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What’s Up With All the Pelicans?

Audio

Aired 5/5/11

To some brown pelicans are magical, to some they're pooping pests. But this spring there are a heck of a lot of them flying up and down the San Diego coast.

MAUREEN CAVANAUGH: To some they're magical, to some they're pooping pests. But everyone can agree that there are a heck of a lot of pelicans this spring along the San Diego coast. The population of brown pelicans is bigger than usual and they've arrived in Southern California a lot earlier than usual. Natural scientists say they don't really know why.

GUESTS: Phil Unitt, curator of the Department of Birds and Mammals, San Diego Natural History Museum

Chris Redfern, president, San Diego Audubon Society

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This is a rush transcript created by a contractor for KPBS to improve accessibility for the deaf and hard-of-hearing. Please refer to the media file as the formal record of this interview. Opinions expressed by guests during interviews reflect the guest’s individual views and do not necessarily represent those of KPBS staff, members or its sponsors.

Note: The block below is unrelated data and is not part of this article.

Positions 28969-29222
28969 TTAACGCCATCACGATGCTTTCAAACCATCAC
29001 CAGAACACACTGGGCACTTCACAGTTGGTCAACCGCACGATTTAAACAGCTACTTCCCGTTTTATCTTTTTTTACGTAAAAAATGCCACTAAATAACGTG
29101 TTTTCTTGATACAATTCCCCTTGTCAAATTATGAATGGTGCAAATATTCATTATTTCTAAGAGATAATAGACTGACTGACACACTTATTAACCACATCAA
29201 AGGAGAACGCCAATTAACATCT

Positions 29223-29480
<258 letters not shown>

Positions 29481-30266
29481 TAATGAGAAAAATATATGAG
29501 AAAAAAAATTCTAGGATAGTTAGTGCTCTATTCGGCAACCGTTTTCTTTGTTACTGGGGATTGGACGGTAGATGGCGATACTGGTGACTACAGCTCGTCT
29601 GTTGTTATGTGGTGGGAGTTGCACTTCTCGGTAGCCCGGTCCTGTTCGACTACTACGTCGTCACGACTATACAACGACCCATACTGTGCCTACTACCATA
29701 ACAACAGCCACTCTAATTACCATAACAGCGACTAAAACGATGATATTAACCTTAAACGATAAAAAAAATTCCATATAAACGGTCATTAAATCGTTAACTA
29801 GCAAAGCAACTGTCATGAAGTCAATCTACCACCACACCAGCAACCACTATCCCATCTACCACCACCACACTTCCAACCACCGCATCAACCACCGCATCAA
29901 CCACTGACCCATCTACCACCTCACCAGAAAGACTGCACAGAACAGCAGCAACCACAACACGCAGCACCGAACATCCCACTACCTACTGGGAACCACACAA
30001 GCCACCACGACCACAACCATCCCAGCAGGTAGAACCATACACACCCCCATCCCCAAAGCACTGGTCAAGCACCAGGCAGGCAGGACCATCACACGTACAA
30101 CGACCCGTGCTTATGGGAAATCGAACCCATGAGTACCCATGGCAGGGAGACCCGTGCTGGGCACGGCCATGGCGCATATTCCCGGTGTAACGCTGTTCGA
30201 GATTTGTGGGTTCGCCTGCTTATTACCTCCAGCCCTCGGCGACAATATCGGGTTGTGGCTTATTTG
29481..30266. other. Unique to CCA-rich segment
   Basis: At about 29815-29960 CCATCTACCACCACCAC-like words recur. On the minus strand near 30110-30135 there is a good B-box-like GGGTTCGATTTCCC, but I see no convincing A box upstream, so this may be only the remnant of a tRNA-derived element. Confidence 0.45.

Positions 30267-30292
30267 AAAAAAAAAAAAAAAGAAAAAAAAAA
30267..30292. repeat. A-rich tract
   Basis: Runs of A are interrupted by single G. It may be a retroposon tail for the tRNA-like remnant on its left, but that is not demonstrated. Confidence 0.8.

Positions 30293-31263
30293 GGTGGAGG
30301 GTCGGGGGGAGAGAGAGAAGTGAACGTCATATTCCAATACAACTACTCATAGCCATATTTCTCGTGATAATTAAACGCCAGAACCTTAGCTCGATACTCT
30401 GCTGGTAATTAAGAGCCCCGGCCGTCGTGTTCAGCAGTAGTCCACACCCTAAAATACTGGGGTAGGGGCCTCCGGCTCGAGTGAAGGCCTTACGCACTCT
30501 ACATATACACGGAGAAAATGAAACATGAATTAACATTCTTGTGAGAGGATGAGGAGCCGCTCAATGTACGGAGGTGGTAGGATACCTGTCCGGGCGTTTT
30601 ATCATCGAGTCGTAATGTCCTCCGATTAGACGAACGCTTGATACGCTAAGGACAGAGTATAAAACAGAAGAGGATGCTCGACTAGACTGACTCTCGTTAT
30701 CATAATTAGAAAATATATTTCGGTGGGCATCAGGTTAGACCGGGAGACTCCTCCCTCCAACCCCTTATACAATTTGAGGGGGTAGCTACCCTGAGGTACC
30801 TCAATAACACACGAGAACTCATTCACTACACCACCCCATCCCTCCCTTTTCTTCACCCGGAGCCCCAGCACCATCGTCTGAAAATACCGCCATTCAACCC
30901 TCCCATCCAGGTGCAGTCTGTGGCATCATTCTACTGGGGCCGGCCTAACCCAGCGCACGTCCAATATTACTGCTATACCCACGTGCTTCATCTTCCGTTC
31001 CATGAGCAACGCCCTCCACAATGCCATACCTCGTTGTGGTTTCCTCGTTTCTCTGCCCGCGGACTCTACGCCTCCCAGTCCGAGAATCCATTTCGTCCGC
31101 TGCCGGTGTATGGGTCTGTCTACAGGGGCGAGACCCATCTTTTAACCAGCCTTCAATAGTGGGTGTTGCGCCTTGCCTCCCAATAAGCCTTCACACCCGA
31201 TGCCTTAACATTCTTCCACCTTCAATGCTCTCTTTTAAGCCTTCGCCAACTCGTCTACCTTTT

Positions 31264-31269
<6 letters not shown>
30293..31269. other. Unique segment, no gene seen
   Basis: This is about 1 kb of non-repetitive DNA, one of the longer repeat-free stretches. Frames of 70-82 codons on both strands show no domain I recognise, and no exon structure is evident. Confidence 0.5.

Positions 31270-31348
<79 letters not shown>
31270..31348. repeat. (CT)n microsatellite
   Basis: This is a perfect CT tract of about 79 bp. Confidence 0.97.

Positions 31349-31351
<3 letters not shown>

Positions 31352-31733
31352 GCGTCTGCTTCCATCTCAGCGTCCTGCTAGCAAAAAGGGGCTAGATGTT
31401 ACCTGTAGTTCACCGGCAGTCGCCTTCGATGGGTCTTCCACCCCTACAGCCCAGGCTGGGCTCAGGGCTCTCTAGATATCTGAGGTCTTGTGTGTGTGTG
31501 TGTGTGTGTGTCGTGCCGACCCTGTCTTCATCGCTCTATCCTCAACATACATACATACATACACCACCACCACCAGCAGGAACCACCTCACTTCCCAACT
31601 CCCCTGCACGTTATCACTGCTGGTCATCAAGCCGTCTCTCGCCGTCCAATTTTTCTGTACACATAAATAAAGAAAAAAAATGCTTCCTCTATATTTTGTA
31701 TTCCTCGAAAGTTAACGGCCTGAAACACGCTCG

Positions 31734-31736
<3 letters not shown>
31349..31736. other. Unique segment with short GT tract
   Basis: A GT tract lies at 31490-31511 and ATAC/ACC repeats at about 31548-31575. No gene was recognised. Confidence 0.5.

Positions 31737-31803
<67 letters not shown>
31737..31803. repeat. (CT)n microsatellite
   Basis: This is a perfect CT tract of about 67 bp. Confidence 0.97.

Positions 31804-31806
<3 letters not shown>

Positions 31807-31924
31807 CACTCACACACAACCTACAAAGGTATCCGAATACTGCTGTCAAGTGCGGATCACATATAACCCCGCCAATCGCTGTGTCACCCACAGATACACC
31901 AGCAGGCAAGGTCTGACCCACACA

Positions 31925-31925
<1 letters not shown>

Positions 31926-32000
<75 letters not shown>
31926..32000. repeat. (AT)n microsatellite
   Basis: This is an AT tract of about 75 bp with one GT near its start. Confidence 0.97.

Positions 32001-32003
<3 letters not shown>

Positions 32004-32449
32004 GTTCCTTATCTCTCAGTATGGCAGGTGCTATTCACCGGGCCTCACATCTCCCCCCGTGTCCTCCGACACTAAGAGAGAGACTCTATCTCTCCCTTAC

CAVANAUGH: I'm Maureen Cavanaugh, you're listening to These Days on KPBS. To some, they're magical, to some, they are pooping pests of but even can agree there's a heck of a lot of pelicans this Spring along the San Diego coast. The population of brown pelicans is bigger than usual, and they've arrived in Southern California a lot earlier than usual. Natural scientists say they don't really know why. I'd like to introduce my guests, Phil unit is curator of the department of birds and mammals at the San Diego natural history museum. Phil, good morning.

UNITT: Good morning.

CAVANAUGH: And Chris red fern is president of the San Diego Autobahn society. Hi Chris.

REDFERN: Hi, Maureen.

CAVANAUGH: Why don't we open up our phones a little bit? If you've been seeing these pelicans around and want to tell us about, it's 1-888-895-5727. So Chris, when we say there are a lot of pelicans flying around the coast, what are we talking about? How many pelicans? How often are they seen?

REDFERN: Well, it's interesting. We have a fund raiser every spring called a birdathon where we have teams go out, and look for different species of birds on a given day, so I've been out along the coastline quite a bit this month, this past month, and I've certainly noticed that there are larger groups of brown pelicans flying over head in their beautiful, you know, lines or V formations. So while we don't have specific numbers about how many more there are, there's definitely a feeling that we're seeing, you know, more pelicans than we would normally see this particular time of year. So it's been really fun.